438379.fig.008
Figure 8: Mean yield period of vibration versus number of storeys for DBELA compared with each of the SP-BELA design categories in the x direction.
438379.fig.009
Figure 9: Mean yield period of vibration versus number of storeys for DBELA compared with each of the SP-BELA design categories in the y direction.

The comparison of the periods of vibration obtained with the two methods in the x direction follows the conclusions obtained for the single building in Section 3; the period of vibration from the DBELA equation is similar to the period of vibration of the nonseismically designed buildings but is much higher than the period of vibration of the seismically designed buildings. In the y direction of the building, the period of the nonseismically designed buildings in SP-BELA is high due to the lack of beams in this direction of the building. On the other hand, the introduction of beams in this direction (which occurs in the seismically designed frames) leads to much higher stiffness and lower periods of vibration.

As mentioned in Section 2, the period of vibration of post-1980 frames has been studied as part of the development of DBELA, and it was found that due to the larger sections used in these frames, the period of vibration versus height formula was lower than that found for pre-1980 frames. The periods predicted with (2) for different number of storeys (assuming a storey height of 3 metres) are presented in Figure 10 together with the periods of vibration found in SP-BELA for the seismically designed buildings. The close match between the seismically designed frames with 𝑐=5% and the formula found for DBELA using newer buildings can be observed in Figure 10, whereas the frames designed to higher seismic loads in SP-BELA are seen to have even lower periods of vibration. Hence, it appears that (2) could be used for weakly seismically designed buildings in Italy. However, this formula has been based on a limited number of buildings, and further analyses are necessary to calculate the variability in the equation; for this reason, this period-height formula will not be considered in the calculations presented subsequently in this paper.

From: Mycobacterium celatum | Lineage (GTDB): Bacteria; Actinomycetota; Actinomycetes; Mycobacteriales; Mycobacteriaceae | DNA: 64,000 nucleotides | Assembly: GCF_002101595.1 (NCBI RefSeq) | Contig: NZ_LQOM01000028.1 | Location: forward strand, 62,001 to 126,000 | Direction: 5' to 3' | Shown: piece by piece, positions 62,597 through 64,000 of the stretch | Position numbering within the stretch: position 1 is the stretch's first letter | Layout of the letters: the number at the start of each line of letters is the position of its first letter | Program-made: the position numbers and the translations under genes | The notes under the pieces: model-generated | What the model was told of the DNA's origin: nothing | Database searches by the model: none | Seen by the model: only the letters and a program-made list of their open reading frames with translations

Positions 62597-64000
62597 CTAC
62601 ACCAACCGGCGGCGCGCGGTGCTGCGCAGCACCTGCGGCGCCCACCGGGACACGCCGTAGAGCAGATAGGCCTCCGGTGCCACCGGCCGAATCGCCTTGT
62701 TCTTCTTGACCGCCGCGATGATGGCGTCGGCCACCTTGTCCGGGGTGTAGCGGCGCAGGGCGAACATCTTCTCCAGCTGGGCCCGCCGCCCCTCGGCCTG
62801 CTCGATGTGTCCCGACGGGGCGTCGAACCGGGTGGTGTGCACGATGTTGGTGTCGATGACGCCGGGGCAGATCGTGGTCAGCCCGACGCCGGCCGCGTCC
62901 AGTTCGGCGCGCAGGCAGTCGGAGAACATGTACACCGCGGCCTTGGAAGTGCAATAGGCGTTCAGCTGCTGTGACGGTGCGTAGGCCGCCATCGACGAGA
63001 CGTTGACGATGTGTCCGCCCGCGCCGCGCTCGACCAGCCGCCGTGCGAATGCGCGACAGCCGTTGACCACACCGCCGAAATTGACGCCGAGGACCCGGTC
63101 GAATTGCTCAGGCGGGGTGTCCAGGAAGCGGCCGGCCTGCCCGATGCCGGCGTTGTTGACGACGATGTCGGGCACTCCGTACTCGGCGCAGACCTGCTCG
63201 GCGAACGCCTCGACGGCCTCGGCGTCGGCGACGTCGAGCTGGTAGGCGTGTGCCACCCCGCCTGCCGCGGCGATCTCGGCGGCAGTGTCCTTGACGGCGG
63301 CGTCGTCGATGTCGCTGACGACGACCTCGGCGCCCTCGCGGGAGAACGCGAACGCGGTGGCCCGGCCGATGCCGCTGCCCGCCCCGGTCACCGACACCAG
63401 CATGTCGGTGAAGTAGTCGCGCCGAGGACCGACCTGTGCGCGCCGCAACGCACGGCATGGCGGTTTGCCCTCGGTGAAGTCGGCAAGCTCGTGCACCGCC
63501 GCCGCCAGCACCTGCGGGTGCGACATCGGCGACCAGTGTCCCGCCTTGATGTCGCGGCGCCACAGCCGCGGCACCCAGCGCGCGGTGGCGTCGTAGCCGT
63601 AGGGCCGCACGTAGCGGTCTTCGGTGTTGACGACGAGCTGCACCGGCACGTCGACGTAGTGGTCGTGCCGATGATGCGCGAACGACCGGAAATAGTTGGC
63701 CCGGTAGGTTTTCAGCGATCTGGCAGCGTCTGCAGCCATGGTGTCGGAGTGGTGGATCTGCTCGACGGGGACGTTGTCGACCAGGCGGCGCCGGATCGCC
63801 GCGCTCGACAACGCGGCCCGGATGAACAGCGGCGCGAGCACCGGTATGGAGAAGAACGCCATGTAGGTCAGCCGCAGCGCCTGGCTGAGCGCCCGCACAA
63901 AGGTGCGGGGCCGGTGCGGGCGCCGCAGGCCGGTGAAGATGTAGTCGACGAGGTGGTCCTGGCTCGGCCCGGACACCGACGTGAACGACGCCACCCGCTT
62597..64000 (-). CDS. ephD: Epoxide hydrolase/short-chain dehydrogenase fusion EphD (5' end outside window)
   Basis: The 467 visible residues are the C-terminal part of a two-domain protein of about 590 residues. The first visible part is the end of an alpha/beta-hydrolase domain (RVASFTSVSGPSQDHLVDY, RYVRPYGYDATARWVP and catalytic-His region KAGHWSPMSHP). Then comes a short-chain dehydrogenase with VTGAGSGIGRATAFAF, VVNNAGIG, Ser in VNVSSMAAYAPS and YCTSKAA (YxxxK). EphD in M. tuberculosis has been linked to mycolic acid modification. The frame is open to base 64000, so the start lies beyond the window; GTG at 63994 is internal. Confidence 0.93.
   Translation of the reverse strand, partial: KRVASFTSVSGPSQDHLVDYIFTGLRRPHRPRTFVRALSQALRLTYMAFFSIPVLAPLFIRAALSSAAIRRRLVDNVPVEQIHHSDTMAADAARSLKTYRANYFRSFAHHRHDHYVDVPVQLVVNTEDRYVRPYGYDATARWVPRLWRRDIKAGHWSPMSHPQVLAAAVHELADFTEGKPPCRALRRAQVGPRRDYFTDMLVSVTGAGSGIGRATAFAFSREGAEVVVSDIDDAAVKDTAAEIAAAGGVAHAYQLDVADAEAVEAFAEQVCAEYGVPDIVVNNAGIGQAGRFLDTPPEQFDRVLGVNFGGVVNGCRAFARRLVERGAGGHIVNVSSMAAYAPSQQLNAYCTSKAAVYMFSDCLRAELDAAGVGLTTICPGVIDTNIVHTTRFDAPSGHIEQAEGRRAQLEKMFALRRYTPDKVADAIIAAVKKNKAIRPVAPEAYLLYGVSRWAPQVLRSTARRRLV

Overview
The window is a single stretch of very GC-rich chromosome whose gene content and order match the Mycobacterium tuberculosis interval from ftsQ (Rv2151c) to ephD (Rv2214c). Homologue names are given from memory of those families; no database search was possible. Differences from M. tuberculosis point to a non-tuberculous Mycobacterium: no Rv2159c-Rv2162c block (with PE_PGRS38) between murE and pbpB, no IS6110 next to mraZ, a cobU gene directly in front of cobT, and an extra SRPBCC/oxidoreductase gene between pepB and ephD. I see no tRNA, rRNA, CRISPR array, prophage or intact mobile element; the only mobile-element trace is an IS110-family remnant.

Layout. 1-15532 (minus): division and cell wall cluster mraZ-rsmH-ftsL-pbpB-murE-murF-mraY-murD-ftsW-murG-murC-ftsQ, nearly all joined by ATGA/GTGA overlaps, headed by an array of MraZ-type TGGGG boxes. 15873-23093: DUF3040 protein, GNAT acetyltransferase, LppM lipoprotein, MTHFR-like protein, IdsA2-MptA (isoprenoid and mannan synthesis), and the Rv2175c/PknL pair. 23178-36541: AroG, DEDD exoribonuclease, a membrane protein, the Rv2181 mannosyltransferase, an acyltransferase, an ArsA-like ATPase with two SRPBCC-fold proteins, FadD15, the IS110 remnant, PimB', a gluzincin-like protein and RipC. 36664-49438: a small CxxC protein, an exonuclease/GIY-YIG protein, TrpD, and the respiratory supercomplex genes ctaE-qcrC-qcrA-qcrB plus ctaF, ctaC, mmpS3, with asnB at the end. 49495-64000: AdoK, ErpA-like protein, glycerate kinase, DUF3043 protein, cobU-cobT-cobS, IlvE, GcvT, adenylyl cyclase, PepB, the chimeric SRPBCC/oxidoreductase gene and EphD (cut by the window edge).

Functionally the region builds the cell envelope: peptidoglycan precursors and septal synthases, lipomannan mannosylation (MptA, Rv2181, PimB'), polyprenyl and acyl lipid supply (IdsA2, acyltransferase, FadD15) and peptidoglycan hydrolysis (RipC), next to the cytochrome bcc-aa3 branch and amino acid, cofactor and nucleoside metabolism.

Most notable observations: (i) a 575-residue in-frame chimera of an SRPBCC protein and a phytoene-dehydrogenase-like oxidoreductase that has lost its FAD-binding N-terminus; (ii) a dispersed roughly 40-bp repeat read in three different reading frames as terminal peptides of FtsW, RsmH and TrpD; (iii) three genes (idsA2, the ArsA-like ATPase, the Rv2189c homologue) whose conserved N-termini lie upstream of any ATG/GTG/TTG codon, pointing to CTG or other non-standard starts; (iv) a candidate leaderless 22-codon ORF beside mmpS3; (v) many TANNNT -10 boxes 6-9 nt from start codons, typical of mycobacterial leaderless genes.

438379.fig.010